After localisation of the best puncture site, local anesthesia with 2% lidocaine was administered. Then we carefully injected a mixture of 0.9% lidocaine and physiological saline solution into the surrounding thyroid capsule to achieve a ‘liquid isolating region’ (Figure 4B) to protect the major structures (carotid artery, trachea, oesophagus, and the nerve) from thermal injury. After that, a MW antenna was percutaneously inserted into the nodule and positioned in its designated place under ultrasound guidance (Figure 4C). The therapy was not stopped until the hyperecho covered the whole tumour. Based on our previous experience for MW ablation of benign thyroid nodules, for thyroid carcinomas a power output of 40 W for 400 s was routinely used. If the heat-generated hyperechoic water vapor did not completely encompass the entire tumour, prolonged MW emission was applied at an increment of 50 s to obtain confluent ablation zones. Usually for tumours 10 mm or smaller in diameter, mono-section ablation was enough. When withdrawing the antenna, the needle track was coagulated to prevent tumour cell seeding.
A 48-year-old woman (Patient 11) had a papillary carcinoma in the left lobe of her thyroid gland. The key procedure of the MW treatment is shown here, and the changes in the volume of the tumour before MW ablation and at 1-month follow-up are also presented. (A) Before the ablation, ultrasound examination with ultrasound-guided biopsy confirmed the tumour as papillary thyroid carcinoma 96 mm3 in volume, with inhomogenous internal echoes and microcalcification. (B) Under local anaesthesia a mixture of 0.9% lidocaine and physiological saline was infused into the surrounding thyroid capsule to achieve a ‘liquid isolating region’ (arrow) protecting the vital structures of the neck (carotid artery, oesophagus, nerve) from thermal injury. (C) Under the guidance of ultrasound, a thyroid-dedicated cooled shaft antenna was positioned in the tumour. A sonogram obtained during treatment shows the typical hyperechoic region (arrow) surrounding the antenna. (D) For the PTMC, we achieved slightly more necrosis than the preoperation nodule, evaluated with the contrast-enhanced ultrasound just at the end of each procedure. (E) At follow-up ultrasonography examination 1 month after treatment, the nodule exhibited change to a hypoechoic nature, with a pin site hyperechoic inside (arrow) and a little larger in size (121 mm3 in volume).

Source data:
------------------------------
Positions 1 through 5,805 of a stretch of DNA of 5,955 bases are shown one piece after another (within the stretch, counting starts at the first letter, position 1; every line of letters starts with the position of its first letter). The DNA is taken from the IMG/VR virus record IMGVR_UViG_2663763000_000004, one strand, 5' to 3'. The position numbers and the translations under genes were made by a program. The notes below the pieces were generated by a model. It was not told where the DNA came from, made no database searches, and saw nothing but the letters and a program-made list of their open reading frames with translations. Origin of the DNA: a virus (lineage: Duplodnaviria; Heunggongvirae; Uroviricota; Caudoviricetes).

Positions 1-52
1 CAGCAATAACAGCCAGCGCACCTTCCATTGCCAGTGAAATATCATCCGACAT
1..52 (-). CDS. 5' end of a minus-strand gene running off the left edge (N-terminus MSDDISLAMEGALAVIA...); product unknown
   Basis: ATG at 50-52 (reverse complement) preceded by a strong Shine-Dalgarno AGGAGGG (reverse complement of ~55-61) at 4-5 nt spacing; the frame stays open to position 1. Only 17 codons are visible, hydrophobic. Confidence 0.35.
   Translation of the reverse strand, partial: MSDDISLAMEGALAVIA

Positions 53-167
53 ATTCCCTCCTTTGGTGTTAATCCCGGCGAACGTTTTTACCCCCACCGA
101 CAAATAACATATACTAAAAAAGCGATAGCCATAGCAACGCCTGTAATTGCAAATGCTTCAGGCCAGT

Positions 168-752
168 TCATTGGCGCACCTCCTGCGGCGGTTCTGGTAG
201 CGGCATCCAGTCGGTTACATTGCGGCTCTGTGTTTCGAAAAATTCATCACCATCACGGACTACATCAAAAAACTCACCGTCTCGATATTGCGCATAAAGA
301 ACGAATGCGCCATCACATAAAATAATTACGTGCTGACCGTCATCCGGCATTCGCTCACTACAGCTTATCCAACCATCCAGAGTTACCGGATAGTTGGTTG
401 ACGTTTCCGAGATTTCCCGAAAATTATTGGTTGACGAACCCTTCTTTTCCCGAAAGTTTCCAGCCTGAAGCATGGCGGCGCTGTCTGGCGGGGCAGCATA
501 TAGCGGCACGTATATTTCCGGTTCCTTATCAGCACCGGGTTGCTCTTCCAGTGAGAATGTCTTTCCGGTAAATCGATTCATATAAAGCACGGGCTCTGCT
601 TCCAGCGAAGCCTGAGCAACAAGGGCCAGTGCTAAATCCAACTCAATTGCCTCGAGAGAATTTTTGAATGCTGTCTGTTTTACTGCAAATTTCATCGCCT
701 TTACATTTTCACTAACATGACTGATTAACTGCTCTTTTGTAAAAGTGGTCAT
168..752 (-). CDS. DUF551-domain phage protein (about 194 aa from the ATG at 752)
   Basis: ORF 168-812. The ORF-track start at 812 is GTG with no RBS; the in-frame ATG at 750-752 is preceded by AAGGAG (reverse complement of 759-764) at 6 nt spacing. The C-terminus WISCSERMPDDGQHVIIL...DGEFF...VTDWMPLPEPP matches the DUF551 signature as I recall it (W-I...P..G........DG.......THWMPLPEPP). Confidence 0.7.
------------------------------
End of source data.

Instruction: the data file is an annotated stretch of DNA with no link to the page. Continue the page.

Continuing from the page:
For the PTMC, we achieved a little larger necrosis than the nodule preoperation (a ≥5-mm ablative margin around the entire tumour [14 Nishikawa H, Inuzuka T, Takeda H, Nakajima J, Sakamoto A, Henmi S, et al. Percutaneous radiofrequency ablation therapy for hepatocellular carcinoma: A proposed new grading system for the ablative margin and prediction of local tumor progression and its validation. J Gastroenterol 2011;46:1418–26] than the nodule preoperation), and evaluated with the contrast-enhanced ultrasound just at the end of each procedure. (Figure 4D) During the whole procedure, we intermittently asked the patients how they felt in order to assess the status of phonation.
Post-procedural observation and follow-up
After MW ablation, patients were closely monitored for 30 min with compression of the neck lasting 20–30 min. The possible complications such as skin burns, voice change, oesophageal perforation and tracheal injury were evaluated carefully. All the patients were advised to have treatment with levothyroxine after MW ablation to maintain TSH levels below 0.1 mU/L.
Clinical follow-up consisted of a physical examination, imaging tests such as ultrasonography, chest X-ray or CT scan, and serum thyroglobulin measurement were evaluated 1, 3, 6, 9 and 12 months after treatment and every 6–12 months thereafter. At ultrasound examination we were required to evaluate changes in tumour size, intratumoural vascularity, and development of recurrent and metastatic tumours (Figures 5 and 6). Three diameters of the tumour were measured, and the tumour volume was calculated with the equation V = πabc/6, and the volume reduction = initial volume − final volume × 100/initial volume.
A 50-year-old woman (Patient 3) had a papillary carcinoma in the right lobe of her thyroid gland. The changes in the volume of the nodules before MW ablation and at each follow-up period were presented in the following pictures. (A) Ultrasound examination revealed the solid nodule to be 102 mm3 in volume before MW ablation. (B) Three months after the ablation, the volume of the nodule decreased to 966 mm3. (C) Six months after the ablation, the volume of the nodule decreased to 541 mm3. (D) At another follow-up of this patient approximately 12 months later, we could not find any evidence of tumour and there was no scar at the previous tumour site.
The papillary carcinoma in the left lobe of the thyroid gland of a 45-year-old man (Patient 21) in contrast-enhanced ultrasound and ultrasound-guided biopsy 6 months after MW ablation. (A) During the follow-up period, enhanced contrast ultrasound was performed on the patient. Pre-ablation of the nodule was enhanced inhomogeneously on enhanced contrast ultrasound, whereas non-enhancement (arrow) showed 6 months after the treatment. (B) Ultrasound-guided biopsy was performed 6 months after the MW ablation, and it showed some carbonisation (arrows) visible to the naked eye. The microscopic appearance of the thyroid nodule sample (C) showed necrosis with inflammatory cells in the patient. No cells were noted to be suspicious for malignancy on pathological analysis of the specimen (haematoxylin and eosin staining, original magnification: ×200).